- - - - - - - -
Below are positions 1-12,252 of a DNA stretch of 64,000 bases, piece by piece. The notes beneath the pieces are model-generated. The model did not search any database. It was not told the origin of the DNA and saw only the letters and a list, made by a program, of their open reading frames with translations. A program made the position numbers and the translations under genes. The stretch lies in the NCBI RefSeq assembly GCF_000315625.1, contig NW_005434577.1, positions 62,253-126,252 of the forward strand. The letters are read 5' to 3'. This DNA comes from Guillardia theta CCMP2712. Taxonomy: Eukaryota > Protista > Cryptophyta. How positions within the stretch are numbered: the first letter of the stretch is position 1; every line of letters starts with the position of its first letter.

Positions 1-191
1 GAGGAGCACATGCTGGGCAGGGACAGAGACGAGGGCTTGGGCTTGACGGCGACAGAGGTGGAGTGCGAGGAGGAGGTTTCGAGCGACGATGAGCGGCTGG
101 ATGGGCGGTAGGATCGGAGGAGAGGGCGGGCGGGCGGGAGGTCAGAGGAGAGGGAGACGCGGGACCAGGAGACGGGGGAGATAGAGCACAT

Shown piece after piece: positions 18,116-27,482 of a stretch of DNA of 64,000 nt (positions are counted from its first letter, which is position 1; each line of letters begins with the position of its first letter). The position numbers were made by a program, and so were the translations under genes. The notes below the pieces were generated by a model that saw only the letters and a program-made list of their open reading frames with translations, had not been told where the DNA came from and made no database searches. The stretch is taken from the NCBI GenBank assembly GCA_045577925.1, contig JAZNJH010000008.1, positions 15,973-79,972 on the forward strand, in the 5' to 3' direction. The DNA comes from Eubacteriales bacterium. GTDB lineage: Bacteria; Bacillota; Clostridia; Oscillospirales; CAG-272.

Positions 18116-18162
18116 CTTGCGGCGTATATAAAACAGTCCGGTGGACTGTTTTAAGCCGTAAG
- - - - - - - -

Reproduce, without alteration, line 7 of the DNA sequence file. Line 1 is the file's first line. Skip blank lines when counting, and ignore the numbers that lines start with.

18116 CTTGCGGCGTATATAAAACAGTCCGGTGGACTGTTTTAAGCCGTAAG